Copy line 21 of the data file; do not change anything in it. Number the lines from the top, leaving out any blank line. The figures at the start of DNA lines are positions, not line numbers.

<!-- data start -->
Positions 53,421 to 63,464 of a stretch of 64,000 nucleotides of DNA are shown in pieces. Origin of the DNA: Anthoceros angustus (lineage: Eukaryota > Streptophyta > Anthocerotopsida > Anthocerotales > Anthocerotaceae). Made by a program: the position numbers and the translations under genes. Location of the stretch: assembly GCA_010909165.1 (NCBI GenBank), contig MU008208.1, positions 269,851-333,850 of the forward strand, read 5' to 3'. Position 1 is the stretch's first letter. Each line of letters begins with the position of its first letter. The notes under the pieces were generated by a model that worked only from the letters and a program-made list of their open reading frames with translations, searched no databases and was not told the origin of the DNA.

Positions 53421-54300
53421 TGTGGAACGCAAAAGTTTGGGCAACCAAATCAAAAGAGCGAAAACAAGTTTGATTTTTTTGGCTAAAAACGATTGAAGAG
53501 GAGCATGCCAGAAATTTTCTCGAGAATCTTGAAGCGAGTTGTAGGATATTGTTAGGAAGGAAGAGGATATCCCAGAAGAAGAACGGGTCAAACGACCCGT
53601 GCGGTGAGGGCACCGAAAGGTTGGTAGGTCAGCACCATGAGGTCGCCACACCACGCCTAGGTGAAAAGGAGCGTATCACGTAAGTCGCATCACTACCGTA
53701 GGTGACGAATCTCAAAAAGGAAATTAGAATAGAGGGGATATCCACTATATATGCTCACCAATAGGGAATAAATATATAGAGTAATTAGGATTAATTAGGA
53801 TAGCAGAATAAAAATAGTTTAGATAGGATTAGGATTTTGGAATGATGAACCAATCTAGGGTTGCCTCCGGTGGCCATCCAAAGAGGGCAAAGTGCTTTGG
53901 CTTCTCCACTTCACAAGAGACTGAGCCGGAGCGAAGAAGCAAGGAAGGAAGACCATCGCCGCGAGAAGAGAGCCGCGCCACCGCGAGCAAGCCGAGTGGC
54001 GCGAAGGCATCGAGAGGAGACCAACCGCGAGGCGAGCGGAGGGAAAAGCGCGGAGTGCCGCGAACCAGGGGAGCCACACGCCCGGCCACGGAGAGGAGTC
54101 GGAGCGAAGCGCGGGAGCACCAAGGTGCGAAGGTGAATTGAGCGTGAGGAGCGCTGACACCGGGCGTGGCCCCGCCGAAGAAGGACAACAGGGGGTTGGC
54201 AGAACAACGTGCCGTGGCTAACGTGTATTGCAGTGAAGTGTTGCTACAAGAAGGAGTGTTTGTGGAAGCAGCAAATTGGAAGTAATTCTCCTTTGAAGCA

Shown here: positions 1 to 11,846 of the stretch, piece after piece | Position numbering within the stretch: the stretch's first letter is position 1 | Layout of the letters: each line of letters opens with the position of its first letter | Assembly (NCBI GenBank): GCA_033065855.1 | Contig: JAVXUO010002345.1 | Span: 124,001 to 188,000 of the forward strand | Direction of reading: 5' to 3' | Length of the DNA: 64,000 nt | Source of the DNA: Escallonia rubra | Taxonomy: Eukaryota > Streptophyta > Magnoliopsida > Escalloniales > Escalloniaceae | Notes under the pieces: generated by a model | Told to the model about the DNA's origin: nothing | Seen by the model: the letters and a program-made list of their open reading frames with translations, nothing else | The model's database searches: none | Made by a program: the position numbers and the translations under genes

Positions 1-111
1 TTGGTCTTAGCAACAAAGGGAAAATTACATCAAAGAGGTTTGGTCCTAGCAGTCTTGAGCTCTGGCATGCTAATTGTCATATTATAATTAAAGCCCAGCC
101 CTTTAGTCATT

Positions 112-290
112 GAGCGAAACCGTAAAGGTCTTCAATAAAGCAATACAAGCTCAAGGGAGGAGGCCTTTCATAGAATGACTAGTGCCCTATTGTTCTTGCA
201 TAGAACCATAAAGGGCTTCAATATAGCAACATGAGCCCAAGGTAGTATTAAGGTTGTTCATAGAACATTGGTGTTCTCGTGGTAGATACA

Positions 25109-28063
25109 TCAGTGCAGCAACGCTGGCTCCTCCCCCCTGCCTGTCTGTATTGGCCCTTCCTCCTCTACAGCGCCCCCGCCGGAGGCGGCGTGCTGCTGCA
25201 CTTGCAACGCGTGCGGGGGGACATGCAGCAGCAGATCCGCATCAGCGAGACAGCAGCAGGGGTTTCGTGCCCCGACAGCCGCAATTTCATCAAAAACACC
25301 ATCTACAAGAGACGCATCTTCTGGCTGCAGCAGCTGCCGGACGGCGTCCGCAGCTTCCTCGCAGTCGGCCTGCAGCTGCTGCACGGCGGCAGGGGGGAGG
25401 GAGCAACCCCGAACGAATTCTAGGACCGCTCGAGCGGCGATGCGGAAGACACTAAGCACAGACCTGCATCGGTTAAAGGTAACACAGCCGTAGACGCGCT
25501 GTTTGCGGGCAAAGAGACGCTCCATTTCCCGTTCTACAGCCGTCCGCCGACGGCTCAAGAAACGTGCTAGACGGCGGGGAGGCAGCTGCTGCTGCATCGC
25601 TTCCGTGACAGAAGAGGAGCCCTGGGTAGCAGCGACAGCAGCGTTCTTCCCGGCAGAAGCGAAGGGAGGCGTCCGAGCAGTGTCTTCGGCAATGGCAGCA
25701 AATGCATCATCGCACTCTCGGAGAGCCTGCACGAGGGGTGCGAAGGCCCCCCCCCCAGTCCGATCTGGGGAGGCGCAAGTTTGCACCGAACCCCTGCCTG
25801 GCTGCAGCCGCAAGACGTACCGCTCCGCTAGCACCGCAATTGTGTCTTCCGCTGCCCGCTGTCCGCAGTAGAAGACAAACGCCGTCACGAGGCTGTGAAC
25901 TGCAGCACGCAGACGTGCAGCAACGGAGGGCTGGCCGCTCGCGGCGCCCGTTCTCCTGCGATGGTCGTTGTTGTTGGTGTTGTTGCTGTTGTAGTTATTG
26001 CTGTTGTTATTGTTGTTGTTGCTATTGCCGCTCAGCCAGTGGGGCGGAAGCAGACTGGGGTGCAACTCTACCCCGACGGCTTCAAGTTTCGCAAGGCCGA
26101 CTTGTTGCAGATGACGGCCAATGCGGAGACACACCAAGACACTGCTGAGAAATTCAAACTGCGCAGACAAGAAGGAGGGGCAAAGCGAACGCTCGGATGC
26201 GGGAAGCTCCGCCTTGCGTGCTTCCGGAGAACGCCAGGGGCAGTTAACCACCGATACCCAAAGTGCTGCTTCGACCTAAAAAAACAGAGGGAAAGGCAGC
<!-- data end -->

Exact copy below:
25201 CTTGCAACGCGTGCGGGGGGACATGCAGCAGCAGATCCGCATCAGCGAGACAGCAGCAGGGGTTTCGTGCCCCGACAGCCGCAATTTCATCAAAAACACC